LeBonheur Miracle Kid: Aidan Conway - Dallas News | myFOXdfw.com

LeBonheur Miracle Kid: Aidan Conway


FOX stations around the country are partnering with Children's Miracle Network Hospitals to bring you their patient's stories from across the nation.

A Memphis mom can't thank a LeBonheur Children's Hospital doctor enough for finding her son's cancer. The December discovery has saved the two-year-old's vision. Now that the tumor is stable, doctors are just watching and waiting.

Development delays of her young son Aidan raised red flags for mom Elisha Conway. She said her son didn't start walking until two weeks before his second birthday, and that's when she got him tested.

"He was a little behind in everything," Elisha said. "At first, he was diagnosed with autism."

After a week-long stay at LeBonheur last July, Dr. Kathryn McVicar noticed spots on his skin. Could the skin spots be related to the developmental delays? Dr. McVicar said it was highly likely.

"[Aidan] came in with his mother and he was just a cute kid. They were being evaluated for some developmental delays, and so he needed a complete examination," McVicar said. "Because the brain and the skin come from the same place when the baby is forming, you can have spots on the skin, and then have problems in the central nervous system, the brain and the nerves."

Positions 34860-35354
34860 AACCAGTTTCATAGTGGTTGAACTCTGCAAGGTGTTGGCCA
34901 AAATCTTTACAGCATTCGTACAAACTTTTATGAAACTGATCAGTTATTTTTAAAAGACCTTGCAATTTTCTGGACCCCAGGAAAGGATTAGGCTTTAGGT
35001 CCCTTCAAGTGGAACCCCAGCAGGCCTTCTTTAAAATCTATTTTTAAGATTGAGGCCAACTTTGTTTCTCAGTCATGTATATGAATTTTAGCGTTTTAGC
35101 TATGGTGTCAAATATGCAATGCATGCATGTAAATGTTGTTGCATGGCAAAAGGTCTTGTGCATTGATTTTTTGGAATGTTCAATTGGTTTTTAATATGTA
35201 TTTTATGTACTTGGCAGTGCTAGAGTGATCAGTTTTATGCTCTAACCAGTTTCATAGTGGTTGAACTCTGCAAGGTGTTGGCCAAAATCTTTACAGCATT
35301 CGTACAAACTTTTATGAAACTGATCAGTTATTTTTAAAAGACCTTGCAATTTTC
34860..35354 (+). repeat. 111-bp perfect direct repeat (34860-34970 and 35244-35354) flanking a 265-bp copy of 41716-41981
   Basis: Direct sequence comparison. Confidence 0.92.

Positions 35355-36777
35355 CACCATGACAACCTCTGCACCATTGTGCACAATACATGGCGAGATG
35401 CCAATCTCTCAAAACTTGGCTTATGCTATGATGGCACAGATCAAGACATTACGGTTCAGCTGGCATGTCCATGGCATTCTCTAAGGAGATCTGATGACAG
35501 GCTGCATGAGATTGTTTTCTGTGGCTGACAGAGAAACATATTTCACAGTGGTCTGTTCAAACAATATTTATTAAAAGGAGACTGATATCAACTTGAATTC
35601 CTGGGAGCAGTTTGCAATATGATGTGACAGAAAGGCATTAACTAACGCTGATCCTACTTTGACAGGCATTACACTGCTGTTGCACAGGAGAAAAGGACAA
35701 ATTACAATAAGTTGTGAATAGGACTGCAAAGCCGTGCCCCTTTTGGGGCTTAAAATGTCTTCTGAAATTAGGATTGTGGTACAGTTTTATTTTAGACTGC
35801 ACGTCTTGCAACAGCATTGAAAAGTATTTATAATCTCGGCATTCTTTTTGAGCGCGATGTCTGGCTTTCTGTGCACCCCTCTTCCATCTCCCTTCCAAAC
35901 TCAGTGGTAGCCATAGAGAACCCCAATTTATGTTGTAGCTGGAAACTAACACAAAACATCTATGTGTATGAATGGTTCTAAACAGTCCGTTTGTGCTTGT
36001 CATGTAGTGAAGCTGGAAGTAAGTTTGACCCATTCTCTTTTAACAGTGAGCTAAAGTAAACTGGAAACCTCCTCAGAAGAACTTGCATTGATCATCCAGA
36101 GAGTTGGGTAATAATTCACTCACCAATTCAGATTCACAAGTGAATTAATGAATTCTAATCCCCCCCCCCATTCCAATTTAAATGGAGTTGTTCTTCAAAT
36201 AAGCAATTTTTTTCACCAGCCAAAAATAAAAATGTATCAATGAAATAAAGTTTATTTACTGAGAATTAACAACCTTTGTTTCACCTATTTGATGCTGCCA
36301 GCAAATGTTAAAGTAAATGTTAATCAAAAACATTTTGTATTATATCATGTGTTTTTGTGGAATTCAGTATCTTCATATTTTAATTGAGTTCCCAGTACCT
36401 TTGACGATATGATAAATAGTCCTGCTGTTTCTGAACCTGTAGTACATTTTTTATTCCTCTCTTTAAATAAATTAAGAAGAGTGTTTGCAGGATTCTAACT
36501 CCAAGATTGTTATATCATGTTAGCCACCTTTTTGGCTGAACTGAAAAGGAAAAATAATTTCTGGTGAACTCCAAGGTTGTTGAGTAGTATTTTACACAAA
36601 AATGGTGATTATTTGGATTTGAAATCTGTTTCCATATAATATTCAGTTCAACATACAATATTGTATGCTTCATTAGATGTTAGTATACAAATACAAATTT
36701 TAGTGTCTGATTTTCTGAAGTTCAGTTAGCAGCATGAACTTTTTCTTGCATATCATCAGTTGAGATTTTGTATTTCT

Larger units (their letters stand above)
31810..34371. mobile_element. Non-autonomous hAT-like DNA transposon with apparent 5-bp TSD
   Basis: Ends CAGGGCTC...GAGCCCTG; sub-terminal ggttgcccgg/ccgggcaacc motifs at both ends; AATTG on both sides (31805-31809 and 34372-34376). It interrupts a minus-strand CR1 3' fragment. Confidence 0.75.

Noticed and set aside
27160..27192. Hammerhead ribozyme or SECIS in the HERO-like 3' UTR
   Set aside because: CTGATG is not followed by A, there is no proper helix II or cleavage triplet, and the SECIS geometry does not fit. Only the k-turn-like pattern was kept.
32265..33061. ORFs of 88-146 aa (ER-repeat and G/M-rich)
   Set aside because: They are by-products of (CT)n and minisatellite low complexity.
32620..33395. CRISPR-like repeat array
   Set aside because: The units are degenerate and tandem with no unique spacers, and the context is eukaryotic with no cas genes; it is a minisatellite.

Dr. McVicar diagnosed the toddler with neurofibromatosis, a genetic disorder of the nervous system that mainly affects how nerve cells form and grow. This meant the two year old would now be predisposed to tumors, and possibly cancer.

"We weren't expecting that," Elisha said. "It was very overwhelming and that's when she let me cry on her shoulder, and I've loved her ever since. Not every doctor does that."

Two days after Christmas 2010, a tumor surfaced. Aidan was admitted to LeBonheur for an MRI.

"2 days later, I got the results and it said that he had a tumor on his right optic nerve and that we were being sent to St. Jude," Elisha said. "I was shocked, I couldn't believe it."

"Having been sent there, he's now being treated with chemotherapy in order to maintain his vision, in order to keep him from losing his vision from these changes that's occurring on the nerves," Dr McVicar explained. "We work very closely with a team of people who help to keep track of what's going on, and then make sure that anything that comes up gets treated immediately."

Aidan is currently on his second round of chemotherapy, and his hair is already falling out. But mom is thankful for this LeBonheur doctor with a watchful eye and a hospital who is helping keep her son alive and well. .

"They're the ones who found the tumor, so we're very thankful to LeBonheur."


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